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There’s no denying the fact that the global macroeconomic landscape has continued to deteriorate rapidly over the past year or so, thanks, in large part, to the Federal Reserve’s quantitative easing measures (such as interest rate hikes). This has caused liquidity to dry up globally, thereby affecting a whole host of markets, including stocks, commodities, and crypto.
To this point, over the last few weeks, several crypto projects have taken matters into their hands to help spur the price action of their favored assets. For example, community members associated with the popular decentralized exchange protocol Bancor have recently voted on a critical proposal that reduces the total supply of its native cryptocurrency — Bancor network token (BNT) — by burning BNT to help bolster the asset’s potential price action.
In its simplest sense, a token burn can be thought of as a mechanism that allows for the removal of a fixed number of coins from a currency’s circulatory pool. This helps improve an asset’s supply-demand ratio, thus allowing for a possible appreciation in its value at a later stage. Many exchanges and popular crypto projects, including KuCoin, Binance, Gate.io and MEXC Global, partake in these activities regularly.
What’s changing and how it stands to affect Bancor?
Earlier this year, in June, Bancor put a hold on the distribution of its BNT token, resulting in the suspension of its popular Impermanent Loss Protection (ILP) program. Since then, the project has been rebuilding its digital infrastructure, emphasizing particularly on redefining its tokenomics in order to mitigate any inflationary risk associated with BNT as well as restore its token reserves.
As mentioned earlier, a couple of days ago, 1M BNT was burned successfully after being brought and collected within Bancor’s v3 vault. The one-time BNT burn, which was voted onby the protocol’s DAO participants, was performed, with 0.5% of the currency’s circulating supply now having been destroyed irrevocably. These burning efforts stand to be quite beneficial for the protocol’s future health because they allow the value of BNT to rise in relation to listed tokens while naturally refilling the platform’s TKN reserves.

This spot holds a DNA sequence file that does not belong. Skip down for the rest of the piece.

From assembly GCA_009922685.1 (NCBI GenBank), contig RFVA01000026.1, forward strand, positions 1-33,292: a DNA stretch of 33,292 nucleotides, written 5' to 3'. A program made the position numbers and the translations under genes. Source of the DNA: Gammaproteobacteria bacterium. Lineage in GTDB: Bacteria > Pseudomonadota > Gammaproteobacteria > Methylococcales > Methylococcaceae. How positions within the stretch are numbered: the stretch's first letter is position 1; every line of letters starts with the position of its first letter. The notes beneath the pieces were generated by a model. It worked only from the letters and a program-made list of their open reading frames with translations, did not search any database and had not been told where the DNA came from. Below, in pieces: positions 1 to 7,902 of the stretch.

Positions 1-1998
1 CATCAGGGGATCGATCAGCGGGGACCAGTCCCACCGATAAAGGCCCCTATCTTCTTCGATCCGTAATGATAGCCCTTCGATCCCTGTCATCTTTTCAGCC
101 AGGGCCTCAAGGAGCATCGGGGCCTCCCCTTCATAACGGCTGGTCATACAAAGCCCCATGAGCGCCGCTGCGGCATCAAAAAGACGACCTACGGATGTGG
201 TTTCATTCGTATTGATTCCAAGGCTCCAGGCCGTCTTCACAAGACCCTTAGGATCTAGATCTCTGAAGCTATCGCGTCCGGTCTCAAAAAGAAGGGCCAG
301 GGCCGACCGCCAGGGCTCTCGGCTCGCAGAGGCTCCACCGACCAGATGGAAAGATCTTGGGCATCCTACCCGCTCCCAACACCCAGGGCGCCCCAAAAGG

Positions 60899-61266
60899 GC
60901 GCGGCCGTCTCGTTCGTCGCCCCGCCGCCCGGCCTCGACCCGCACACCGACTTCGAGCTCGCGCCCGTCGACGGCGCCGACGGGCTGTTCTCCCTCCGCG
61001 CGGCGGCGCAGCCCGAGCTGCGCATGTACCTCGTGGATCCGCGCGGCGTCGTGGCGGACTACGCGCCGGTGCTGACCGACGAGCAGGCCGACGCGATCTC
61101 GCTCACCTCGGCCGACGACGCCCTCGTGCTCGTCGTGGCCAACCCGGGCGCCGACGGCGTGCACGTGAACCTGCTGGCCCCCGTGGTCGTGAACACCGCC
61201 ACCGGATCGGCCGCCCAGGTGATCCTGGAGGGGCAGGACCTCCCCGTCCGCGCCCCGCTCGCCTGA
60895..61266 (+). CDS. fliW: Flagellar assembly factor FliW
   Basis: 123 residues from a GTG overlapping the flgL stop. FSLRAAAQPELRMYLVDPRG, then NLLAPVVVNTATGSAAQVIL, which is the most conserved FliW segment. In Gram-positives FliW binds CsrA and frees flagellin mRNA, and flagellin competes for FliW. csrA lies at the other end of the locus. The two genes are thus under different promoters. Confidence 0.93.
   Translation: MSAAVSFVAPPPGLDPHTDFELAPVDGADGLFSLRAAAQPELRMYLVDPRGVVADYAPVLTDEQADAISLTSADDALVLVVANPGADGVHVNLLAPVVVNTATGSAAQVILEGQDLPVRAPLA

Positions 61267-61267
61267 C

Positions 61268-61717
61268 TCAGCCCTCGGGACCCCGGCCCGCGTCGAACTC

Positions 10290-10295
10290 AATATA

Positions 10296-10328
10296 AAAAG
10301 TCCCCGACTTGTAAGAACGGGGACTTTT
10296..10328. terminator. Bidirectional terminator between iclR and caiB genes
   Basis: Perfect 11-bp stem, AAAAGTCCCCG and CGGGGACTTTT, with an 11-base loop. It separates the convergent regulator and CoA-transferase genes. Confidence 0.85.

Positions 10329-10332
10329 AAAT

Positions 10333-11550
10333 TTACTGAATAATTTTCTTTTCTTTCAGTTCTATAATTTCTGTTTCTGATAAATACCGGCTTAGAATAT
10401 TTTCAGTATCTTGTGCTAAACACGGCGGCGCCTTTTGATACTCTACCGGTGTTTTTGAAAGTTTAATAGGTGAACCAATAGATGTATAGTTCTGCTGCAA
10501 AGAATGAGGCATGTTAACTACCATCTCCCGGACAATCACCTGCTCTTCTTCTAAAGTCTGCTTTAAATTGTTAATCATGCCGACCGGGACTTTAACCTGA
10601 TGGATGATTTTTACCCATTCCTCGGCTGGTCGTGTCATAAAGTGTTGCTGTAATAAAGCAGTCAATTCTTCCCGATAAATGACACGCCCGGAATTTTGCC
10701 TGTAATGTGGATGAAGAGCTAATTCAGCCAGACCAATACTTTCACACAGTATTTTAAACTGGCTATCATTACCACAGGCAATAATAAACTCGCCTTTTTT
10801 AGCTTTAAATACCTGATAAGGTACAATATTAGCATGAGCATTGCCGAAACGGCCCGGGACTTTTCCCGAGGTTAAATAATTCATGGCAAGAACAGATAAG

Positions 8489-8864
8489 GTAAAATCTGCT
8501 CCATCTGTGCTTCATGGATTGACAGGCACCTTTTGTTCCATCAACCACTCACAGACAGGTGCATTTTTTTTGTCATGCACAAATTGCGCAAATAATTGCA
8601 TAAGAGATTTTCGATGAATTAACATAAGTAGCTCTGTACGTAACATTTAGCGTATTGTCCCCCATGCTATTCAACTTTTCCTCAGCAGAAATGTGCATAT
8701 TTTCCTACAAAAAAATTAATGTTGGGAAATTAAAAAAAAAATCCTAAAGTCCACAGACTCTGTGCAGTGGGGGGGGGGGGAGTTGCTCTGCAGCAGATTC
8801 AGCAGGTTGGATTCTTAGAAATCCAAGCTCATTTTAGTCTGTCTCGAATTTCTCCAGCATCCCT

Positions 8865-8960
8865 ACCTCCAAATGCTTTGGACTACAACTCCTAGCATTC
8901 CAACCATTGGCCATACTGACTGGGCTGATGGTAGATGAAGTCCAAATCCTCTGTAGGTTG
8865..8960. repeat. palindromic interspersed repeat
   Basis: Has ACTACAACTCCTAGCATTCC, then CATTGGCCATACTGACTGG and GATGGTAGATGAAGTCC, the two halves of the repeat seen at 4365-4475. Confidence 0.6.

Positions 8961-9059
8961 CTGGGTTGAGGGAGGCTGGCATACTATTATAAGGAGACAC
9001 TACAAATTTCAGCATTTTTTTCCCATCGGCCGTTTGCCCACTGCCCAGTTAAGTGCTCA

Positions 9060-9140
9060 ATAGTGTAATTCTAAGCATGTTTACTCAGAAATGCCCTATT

Additionally, a 21M BNT burn is also being discussed as part of Bancor’s migration from v2.1 to v3. To elaborate, the associated POL BNT that could be eliminated from the fray lies around approx. $10.3M or 21.9M BNT which works out to a little over 10% of BNT’s circulating supply (200M).
Lastly, it is also worth noting that BNT minting has been placed on pause, a move that has added more deflationary pressure on the asset. Not only that, to counter any inflationary risks associated with the coin, Bancor’s governance community has passed a proposal to discontinue BNT liquidity mining rewards.
vBNT continues to be burned
Another major step Bancor has taken to strengthen its economic framework is by increasing the rate at which internal fees are used to buy BNT and burn vBNT. vBNT is Bancor’s governance token which is issued to users who stake BNT across Bancor’s various liquidity pools.
In this regard, it bears highlighting that 90% of fees on Bancor v3 is currently being harnessed to acquire new BNT, while 100% of fees on Bancor v2.1 are being used to buy BNT and burn vBNT. The total amount of vBNT that has been burnt over the course of 2022 has grown exponentially with each passing month, currently standing close to the $2.8M mark.
The BNT token is currently trading at around $0.4. However, at the height of the 2021 bull run the asset scaled up to an all-time high of $9. Lastly, BNTs total circulating supply currently lies at 198.85 million, down from over 240 million at the beginning of the year